The emergence of innovative cannabis distribution projects in the downtown eastside of Vancouver, Canada.

Int J Drug Policy. 2020 Apr 10;79:102737

Authors: Valleriani J, Haines-Saah R, Capler R, Bluthenthal R, Socias ME, Milloy MJ, Kerr T, McNeil R

Abstract
The ongoing overdose crisis in the United States and Canada has highlighted the urgent need for innovative interventions to reduce drug-related harms. This, in turn, has led to increased interest in the potential of cannabis as a harm reduction strategy. While Canada has recently legalized cannabis, meaningful barriers to accessing legal cannabis remain for people who use drugs (PWUD) from marginalized communities. In the Downtown Eastside of Vancouver, Canada, innovative, grassroots cannabis distribution programs that dispense cannabis and cannabis products from unregulated sources to PWUD for free have recently emerged. In this study, we draw upon 23 in-depth qualitative interviews and ethnographic fieldwork with PWUD who access these programs. We found that these distribution programs play an important function in bridging access to cannabis for PWUD in a structurally disadvantaged neighborhood and do so by implementing few restrictions on who can access, providing a variety of cannabis products that would otherwise be inaccessible, and distributing cannabis at no cost. In addition, many people reported the program spaces provided an avenue to socialize and connect. Most of our participants reported that legal cannabis was inaccessible both through the legal medical and non-medical systems. Considering Canadian governments have made important regulatory changes in regards to cannabis, understanding emerging patterns and the structural barriers to accessing legal cannabis will be critical to maximizing the potential uses of cannabis as a harm reduction tool and ensuring equitable access to structurally disadvantaged populations. Examining the impact of cannabis use on PWUD and ensuring these groups have access to cannabis is an important component in determining whether cannabis deregulation reduces drug-related harms.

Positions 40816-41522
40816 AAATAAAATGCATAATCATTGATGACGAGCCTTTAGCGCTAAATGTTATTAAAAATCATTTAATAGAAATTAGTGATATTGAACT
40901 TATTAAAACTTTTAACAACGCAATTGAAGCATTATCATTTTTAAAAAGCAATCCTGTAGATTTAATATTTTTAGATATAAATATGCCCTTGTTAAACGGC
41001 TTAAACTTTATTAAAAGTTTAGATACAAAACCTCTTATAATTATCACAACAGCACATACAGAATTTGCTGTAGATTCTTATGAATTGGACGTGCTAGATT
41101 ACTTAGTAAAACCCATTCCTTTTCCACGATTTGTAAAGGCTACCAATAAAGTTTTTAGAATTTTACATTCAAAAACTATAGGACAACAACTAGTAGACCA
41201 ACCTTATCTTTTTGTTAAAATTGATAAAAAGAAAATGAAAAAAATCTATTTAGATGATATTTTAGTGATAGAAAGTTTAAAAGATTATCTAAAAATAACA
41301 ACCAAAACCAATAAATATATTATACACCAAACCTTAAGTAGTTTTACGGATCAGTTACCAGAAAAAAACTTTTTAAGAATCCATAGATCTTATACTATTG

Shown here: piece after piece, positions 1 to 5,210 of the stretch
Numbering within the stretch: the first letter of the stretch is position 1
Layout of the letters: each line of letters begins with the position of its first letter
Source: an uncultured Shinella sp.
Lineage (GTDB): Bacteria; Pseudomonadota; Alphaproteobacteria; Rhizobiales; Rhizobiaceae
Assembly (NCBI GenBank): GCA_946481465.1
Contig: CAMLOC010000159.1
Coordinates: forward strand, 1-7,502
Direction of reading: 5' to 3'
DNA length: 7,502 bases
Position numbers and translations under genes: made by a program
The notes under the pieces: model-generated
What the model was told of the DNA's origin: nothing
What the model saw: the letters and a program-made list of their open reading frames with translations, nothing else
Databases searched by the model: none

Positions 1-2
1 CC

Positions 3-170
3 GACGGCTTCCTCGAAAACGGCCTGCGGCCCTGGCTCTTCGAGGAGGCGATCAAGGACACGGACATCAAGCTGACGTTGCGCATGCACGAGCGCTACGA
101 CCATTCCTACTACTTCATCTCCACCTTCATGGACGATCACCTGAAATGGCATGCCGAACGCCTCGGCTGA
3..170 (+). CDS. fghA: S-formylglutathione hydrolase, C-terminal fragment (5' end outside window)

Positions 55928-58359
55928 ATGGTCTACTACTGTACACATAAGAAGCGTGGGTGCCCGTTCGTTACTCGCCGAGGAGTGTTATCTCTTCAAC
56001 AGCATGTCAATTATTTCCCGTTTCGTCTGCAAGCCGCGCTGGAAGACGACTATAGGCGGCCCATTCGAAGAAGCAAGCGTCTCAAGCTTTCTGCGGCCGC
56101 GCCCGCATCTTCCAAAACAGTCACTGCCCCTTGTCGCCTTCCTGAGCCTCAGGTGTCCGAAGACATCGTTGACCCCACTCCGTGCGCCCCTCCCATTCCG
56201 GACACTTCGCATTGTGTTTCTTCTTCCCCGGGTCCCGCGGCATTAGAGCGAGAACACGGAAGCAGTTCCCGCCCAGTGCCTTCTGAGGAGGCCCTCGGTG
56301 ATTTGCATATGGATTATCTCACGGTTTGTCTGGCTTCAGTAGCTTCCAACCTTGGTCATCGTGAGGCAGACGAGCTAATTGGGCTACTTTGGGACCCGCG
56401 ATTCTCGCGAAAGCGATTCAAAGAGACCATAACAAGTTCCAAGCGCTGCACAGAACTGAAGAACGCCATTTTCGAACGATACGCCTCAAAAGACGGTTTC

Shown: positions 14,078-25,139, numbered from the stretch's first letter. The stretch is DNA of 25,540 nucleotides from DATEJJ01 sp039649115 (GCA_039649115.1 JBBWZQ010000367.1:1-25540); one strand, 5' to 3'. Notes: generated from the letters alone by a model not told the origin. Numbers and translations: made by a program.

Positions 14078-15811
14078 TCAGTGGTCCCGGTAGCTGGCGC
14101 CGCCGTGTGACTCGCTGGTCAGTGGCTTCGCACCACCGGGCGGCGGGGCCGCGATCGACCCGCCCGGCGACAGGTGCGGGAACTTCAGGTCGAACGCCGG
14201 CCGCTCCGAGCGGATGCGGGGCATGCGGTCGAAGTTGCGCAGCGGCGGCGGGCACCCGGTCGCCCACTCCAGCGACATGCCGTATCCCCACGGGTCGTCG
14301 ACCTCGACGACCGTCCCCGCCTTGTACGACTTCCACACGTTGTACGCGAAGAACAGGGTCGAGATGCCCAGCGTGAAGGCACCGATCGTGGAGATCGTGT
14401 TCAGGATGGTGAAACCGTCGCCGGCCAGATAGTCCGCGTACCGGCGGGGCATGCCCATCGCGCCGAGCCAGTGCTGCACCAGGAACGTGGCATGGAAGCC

PMID: 32289590 [PubMed – as supplied by publisher]


Source: ncbi 2

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Categories: Medical

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